How to write essays if words are not your forte

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We all learn to write at school, yet the art of composition isn’t something that is everyone’s cup of tea. Being fascinated with all things tech, you probably find other ways to channel your creativity than anything to do with words.

Too bad, because words are how we communicate our thoughts to others. Even if you plow through the college outsourcing your assignments to an anonymous               essay helper online, who will help you when you’ll need to tell the worlds about your groundbreaking scientific discovery, heh? To be published in a peer-reviewed scientific journal, diagrams aren’t enough. Therefore, it’s better you start investing time and effort in your writing skills right now. Here is a quick guide.

Write your ideas down

The most difficult thing about writing is to start. To prevent stalling, it’s good to have some prompts and key points you want to convey. Develop a habit of jotting your ideas down either in a notebook or in a note-taking app – that’s very handy since the smartphone is always with you. Continue adding thoughts to your notes until it becomes difficult not to write about it all. Farewell, a temporarily uncooperative mind!

If you need to write an essay on a spot and you don’t have any relevant notes – start with a quick brainstorming session. Write anything that comes to mind when you think of the subject until you stumble upon some inconsistency or a question worth exploring.

Read books to boost your writing

Never start on an empty mind. Always go through different perspectives on a subject. This will give you a starting point – you can agree and support a point of view or disagree and disprove it. Either way, it will be easier to write. Do thorough research before writing on any topic, as this will open your mind to different opinions.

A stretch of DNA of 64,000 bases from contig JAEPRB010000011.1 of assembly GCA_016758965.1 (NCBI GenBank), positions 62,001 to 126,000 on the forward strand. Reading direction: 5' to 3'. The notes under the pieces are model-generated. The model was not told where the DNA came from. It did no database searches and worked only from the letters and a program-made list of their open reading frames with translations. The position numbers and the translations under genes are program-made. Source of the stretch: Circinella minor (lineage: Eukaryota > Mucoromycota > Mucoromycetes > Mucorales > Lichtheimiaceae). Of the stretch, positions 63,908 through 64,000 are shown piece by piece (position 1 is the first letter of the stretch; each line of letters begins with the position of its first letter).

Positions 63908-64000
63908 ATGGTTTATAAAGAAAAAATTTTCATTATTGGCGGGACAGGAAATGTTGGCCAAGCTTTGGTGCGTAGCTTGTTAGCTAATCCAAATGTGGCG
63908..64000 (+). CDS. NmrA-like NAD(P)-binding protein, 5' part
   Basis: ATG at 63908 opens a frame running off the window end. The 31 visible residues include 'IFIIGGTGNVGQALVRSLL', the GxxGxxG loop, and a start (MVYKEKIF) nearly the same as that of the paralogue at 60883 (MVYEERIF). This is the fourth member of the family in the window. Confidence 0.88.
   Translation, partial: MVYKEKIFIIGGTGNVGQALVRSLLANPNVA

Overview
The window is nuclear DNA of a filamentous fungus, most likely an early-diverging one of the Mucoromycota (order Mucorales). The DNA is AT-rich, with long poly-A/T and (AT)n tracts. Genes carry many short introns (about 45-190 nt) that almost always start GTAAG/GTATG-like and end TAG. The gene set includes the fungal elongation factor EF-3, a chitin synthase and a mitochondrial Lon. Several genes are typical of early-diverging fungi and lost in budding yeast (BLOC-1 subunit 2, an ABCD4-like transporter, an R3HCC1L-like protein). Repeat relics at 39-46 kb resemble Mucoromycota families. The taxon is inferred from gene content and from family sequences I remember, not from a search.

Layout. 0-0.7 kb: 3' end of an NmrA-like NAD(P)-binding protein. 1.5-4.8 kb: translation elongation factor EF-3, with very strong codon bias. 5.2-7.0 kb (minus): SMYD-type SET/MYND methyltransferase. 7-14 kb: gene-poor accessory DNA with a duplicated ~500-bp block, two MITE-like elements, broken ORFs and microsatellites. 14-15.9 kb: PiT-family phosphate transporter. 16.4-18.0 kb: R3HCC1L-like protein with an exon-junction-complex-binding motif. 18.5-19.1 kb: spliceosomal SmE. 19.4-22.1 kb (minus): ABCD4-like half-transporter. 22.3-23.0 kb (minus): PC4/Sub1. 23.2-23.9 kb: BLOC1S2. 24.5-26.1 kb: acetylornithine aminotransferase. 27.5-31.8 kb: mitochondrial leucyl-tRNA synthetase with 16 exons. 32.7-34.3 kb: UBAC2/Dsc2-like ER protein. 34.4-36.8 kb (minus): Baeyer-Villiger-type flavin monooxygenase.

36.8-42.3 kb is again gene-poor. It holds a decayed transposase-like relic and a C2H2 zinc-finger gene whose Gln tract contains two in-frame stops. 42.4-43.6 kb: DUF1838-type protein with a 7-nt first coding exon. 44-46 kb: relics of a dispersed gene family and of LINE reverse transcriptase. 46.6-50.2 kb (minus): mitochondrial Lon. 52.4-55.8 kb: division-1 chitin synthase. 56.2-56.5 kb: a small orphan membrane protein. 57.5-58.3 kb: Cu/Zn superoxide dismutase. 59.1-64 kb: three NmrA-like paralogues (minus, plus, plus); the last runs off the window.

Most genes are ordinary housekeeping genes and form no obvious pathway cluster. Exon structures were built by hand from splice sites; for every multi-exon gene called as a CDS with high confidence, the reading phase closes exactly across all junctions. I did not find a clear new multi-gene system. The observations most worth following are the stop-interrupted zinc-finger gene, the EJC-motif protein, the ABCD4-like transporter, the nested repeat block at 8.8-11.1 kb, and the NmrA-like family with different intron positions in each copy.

Make reading a regular habit – this way you feed your mind and exercise your reasoning. Besides, the more books you read, the easier it becomes to write as you absorb styles and expressions of various eloquent authors.

Install a dictionary app and learn one new word every day

To pick the exactly right word you need to have a pool of synonyms to choose from, so building your vocabulary should be one of your good habits. Relax, you don’t have to read the dictionary – unless that’s your insomnia remedy of choice. Building your vocabulary can be a fun game if you subscribe to a “word of the day” newsletter or install a dictionary app that will prompt you with a new word every day, supplying its origin and usage examples.

Also, if you ever see a word that is unfamiliar or unclear, don’t shirk and look it up yourself.

Make a point of improving your grammar

Mastering a language is a life-long process, even if you are a native speaker. Luckily, today you don’t have to hire a tutor to improve your skills. You can discreetly check your texts with free online tools like Hemingway App and Grammarly and follow their recommendations – or reject them if you deem them irrelevant.

This way you will always have a double-checked text and will continuously improve your skills through active self-learning.

Proofreading is paramount

Always proofread your text either yourself or with the help of others – two pairs of eyes are better than one. There are always small inconsistencies and typos that go under the radar of the automated checkers and that only humans can spot.

Remember, one can never be too good for revision. Even the most skilled authors sometimes make mistakes.

Portion your writing

Writing is just like learning – it doesn’t mix well with cramming sessions. If you have a big project on your hands, don’t leave it until the last moment. Instead, plan it and break it into manageable chunks. Don’t write for more than three hours in a row. That’s exhausting and counterproductive. Make regular breaks to refresh your mind and collect your focus.

On the other hand, you should not disperse your attention either. Set a timer to go off when your break is due and don’t check the time compulsively. Concentrate on writing. The same goes for word count – it’s hard to play the long game when you’re constantly checking the score.

Try these strategies out and you will see how not only your writing but your thinking becomes clearer. Writing stimulates the mind and reflects your thinking. If it’s ordered and straightforward, so will be your essays. Good luck!